ISLAMABAD: Sanam Javed, a member of former prime minister Imran Khan’s Pakistan Tehreek-e-Insaf (PTI) party, was arrested in Islamabad after her brief release in a case relating to street violence in Pakistan over Khan’s arrest in May last year, her party and lawyer said on Sunday.
Khan’s arrest in a graft case on May 9, 2023 saw hundreds of his supporters allegedly pour into the streets across the country, ransacking military and other properties.
Thousands, including Javed, were arrested in the aftermath and some were tried by military courts after the authorities promised to bring the perpetrators of the violence to justice.
Javed’s lawyer, Ali Ashfaq, said on X that she was once again arrested by the Islamabad police after being released on Sunday in a case relating to May 9 violence.
“We handed her over to police without resistance,” Ashfaq said. “This should be the way of law-abiding people and this is what we did.”

Javed was earlier released by an Islamabad court in a case registered against her by the Federal Investigation Agency (FIA) for allegedly inciting people to violence on May 9, 2023.
The PTI woman activist has faced a number of cases based on similar charges in Lahore, Gujranwala and other cities.
On July 11, the Lahore High Court discharged her in a case relating to May 9 riots registered against her in Gujranwala. However, she was rearrested by the Islamabad police as soon as she stepped out of the Central Jail of Gujranwala on Saturday.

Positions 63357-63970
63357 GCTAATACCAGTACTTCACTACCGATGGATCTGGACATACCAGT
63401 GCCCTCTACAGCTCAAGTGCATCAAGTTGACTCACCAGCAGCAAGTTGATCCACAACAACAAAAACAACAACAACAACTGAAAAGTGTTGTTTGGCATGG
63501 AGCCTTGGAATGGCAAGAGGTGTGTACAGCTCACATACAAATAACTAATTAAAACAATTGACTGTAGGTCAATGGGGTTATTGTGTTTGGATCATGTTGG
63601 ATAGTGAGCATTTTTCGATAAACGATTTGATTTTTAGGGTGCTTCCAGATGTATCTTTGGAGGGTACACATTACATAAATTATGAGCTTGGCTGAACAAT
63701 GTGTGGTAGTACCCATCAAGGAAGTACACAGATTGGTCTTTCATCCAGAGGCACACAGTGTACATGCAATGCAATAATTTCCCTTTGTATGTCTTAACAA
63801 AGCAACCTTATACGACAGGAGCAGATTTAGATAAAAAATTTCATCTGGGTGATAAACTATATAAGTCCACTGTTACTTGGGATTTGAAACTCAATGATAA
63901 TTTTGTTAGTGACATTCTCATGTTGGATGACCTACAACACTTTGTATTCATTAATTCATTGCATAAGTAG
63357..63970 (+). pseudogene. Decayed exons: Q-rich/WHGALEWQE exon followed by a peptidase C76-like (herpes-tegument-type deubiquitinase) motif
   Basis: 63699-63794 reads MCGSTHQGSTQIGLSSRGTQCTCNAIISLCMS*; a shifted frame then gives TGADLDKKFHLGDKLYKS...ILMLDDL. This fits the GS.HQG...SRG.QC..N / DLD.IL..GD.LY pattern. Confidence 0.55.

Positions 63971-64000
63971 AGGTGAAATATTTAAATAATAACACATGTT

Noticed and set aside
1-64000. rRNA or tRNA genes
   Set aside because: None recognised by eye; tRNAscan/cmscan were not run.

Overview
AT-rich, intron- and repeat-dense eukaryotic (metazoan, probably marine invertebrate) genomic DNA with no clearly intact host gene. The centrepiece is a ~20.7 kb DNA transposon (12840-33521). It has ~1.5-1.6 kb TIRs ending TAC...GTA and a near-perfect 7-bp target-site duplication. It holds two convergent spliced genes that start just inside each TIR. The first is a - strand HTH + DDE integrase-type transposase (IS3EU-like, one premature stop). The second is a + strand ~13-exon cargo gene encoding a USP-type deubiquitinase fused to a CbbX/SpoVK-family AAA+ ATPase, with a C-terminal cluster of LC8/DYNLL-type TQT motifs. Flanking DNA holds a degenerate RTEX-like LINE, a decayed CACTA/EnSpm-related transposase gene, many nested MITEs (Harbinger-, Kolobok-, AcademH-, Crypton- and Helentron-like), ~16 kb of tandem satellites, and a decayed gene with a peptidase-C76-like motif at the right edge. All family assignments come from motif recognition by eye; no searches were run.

Khan’s PTI party says it has been facing a crackdown and mass arrest of its members for standing by Khan, who has been in jail since August last year. Pakistani authorities deny the allegations.
On Saturday, Khan and his wife Bushra Khan were arrested by Pakistani authorities in a case involving illegal sale of state gifts, after a court accepted their appeals against a ruling that they had violated the country’s marriage law and ordered their immediate release.
Khan and his wife were sentenced to seven years in prison and fined in February by a court that ruled their 2018 marriage broke the law. Bushra was accused of not completing the waiting period mandated by Islam, called “Iddat,” after divorcing her previous husband and marrying Khan.
The ex-premier has been in jail after being convicted in four cases since last August. Two of the cases have since been suspended and he was acquitted in a third, so the Iddat case was the only one keeping him in prison.
Arguably Pakistan’s most popular politician, Khan says the cases against him are “politically motivated,” aimed at keeping him from returning to power. Pakistani authorities deny this.